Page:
While Canada has a well-defined mandatory fortification policy (e.g. replacement of nutrients lost during processing or food enrichment for public health reasons), discretionary fortification beyond certain levels is evaluated on a case-by-case basis. Health Canada is expected to announce new policies on supplemented foods in 2014.
The regulatory environment in Canada will evolve further due to pressure from the marketplace, evolving science and the latest trends in product development. The approval of stevia as an ingredient in foods and beverages is an example of this changing environment (Euromonitor, 2013b).
Research and Development
According to the Statistics Canada survey, spending on FFNHP R&D in 2011 amounted to $238 million. As a percentage of revenues, NHP R&D represented two and half times the amount spent on functional food R&D (0.8%). The predominant form of intellectual property protection for FFNHP firms was trade secrets (181 firms), followed by trademarks (175 firms) and patents (94 firms). In this sector, patents were not the primary instruments used by firms to protect FFNHP innovations (Statistics Canada, 2013a).
The proximity of Canada to the United States—a major agriculture and agri-food player and favoured trade partner—creates unique opportunities. For example, hemp was legalized in Canada in 1998. The U.S. only legalized the growing of hemp in 2014. Canada has a 10-year head start on growing, processing, distributing and complying with regulations for food grade hemp. Canada is now the largest producer of hemp seed and edible by-products in the world. Prized for its seeds, oil, oilcakes, protein and fibre, of the $21 million of hemp exported by Canada, one third went to the U.S. (Statistics Canada, 2013c). While precise data are not available on the size of the U.S. market for hemp-based products, current industry estimates report that U.S. retail sales of all hemp-based products may exceed $300 million per year (Congressional Research Service, 2013).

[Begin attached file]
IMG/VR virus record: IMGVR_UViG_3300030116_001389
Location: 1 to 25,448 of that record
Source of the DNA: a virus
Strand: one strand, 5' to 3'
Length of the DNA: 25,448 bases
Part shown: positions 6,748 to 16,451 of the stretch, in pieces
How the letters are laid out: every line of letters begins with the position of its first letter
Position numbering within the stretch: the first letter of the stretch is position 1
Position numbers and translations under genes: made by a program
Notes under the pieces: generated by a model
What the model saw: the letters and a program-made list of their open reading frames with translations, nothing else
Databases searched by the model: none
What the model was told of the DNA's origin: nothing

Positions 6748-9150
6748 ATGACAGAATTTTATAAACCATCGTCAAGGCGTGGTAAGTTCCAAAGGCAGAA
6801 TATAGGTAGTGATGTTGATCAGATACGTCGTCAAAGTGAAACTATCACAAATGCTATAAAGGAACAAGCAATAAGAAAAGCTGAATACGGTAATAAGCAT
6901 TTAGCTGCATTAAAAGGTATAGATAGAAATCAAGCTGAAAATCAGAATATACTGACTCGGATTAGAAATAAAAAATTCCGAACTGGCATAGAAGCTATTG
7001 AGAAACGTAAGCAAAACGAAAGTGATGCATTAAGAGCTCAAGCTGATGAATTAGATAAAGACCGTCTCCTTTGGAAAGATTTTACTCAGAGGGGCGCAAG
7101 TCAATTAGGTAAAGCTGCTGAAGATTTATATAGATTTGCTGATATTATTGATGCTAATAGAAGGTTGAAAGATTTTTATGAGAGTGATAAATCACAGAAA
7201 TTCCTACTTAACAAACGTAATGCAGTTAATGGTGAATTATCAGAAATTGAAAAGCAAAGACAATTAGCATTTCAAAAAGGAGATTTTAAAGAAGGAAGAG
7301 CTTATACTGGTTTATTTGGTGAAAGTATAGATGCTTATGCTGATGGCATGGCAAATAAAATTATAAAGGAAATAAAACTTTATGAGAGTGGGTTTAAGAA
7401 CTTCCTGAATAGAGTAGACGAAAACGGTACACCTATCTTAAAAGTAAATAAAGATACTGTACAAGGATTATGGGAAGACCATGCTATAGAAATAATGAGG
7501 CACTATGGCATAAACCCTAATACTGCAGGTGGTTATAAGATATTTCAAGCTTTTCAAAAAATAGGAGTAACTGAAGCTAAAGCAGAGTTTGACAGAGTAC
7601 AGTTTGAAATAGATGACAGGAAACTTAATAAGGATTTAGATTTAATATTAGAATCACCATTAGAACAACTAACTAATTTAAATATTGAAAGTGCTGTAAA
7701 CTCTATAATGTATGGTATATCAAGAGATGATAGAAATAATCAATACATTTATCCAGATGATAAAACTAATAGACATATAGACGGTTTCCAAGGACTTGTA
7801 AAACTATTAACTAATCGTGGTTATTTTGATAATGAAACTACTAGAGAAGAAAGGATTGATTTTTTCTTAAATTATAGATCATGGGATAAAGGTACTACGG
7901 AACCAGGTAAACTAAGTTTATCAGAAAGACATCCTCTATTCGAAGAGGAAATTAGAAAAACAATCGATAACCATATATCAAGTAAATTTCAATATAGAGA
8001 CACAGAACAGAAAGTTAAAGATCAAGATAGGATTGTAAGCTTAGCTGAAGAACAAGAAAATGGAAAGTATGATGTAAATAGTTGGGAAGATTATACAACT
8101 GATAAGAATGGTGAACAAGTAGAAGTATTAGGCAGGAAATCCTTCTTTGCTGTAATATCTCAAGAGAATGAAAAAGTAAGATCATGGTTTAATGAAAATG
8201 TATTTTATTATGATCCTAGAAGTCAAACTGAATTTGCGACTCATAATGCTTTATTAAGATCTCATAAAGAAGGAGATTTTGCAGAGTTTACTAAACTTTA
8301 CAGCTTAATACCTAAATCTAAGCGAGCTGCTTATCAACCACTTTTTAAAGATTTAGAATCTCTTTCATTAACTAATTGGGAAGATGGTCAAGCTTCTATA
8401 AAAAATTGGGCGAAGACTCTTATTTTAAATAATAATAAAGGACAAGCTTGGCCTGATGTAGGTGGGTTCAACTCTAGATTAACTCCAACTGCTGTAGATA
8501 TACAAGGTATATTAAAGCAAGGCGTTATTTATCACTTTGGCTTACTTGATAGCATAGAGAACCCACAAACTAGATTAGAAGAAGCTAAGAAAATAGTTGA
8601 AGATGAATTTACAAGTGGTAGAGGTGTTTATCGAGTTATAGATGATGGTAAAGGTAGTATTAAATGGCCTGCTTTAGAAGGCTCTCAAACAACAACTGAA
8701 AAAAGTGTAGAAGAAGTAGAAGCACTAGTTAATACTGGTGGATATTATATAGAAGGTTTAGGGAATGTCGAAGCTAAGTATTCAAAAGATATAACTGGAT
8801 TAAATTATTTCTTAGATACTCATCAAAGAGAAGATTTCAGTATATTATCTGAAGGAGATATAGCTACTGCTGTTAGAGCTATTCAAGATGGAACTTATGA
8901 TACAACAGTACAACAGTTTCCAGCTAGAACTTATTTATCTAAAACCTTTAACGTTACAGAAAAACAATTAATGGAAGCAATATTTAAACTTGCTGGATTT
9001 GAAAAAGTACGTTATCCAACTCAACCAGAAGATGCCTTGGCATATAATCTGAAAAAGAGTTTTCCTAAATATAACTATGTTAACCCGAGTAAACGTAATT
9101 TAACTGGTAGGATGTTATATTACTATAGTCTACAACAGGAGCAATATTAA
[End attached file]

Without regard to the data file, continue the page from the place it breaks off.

What the Future Holds
With improvements in the economy and renewed consumer confidence, forces other than price are driving buying decisions. These include: ethical ingredient sourcing, whole foods, functional packaging, simplified nutrition, and convenience. Opportunities abound for the creation of new markets, establishment of partnerships and exploration of crowd-source funding investments.
Functional food growth is predicted to be in the areas of trans fat replacements, sodium substitutes, sugar alternatives, free from allergens (in particular, gluten-free foods), clean labels, whole foods, naturally sourced bioactives, nutrigenomics, protein boosters and new technologies. The outlook for innovations in NHPs is pointing to joint health, muscle building, cognitive health, energy endurance beyond caffeine, weight management and digestive health (AAFC, 2012).
Global demand for FFNHPs is expected to reach $477 billion by 2015 (Nutrition Business Journal, 2013) and will be driven by burgeoning middle classes, desire for reputable product and interest in optimizing health. The growing appetite for FFNHPs, both domestically and abroad, shows no signs of abating, and Canadian manufacturers and suppliers are rising to the challenge. With access to natural resources, a world-renowned science-based regulatory system, a consistent supply of safe and high quality ingredients, skilled scientific researchers and food development centres, access to the North American market, and a stable economy, the Canadian FFNHP sector is uniquely positioned to take advantage of the opportunities ahead.
A comprehensive listing of Canadian companies offering FFNHP products and services is provided by Agriculture and Agri-Food Canada's Functional Foods and Natural Health Products Database.
Bioactive is a substance that is demonstrated or purported to have a favourable effect on health. In the context of food, bioactives include nutrients (e.g. vitamins and minerals) and non-nutrients (e.g. live microbes) that may be inherent in or added to food.
Functional Foods are similar in appearance to, or may be, a conventional food, consumed as part of a usual diet, which is demonstrated to have physiological benefits and/or to reduce the risk of chronic disease beyond basic nutritional functions. They are foods that have been actively enhanced with bioactives during production (e.g. probiotics, omega-3, sterols).
Natural Health Products are naturally occurring substances that are used to restore or maintain good health. Often referred to as alternative or complementary medicines, and sometimes as nutraceuticals, natural health products come in a wide variety of forms like tablets, capsules, tinctures, solutions, creams, ointments and drops. They include vitamins, minerals, amino acids, essential fatty acids, herbal remedies, homeopathic medicines, traditional medicines and probiotics.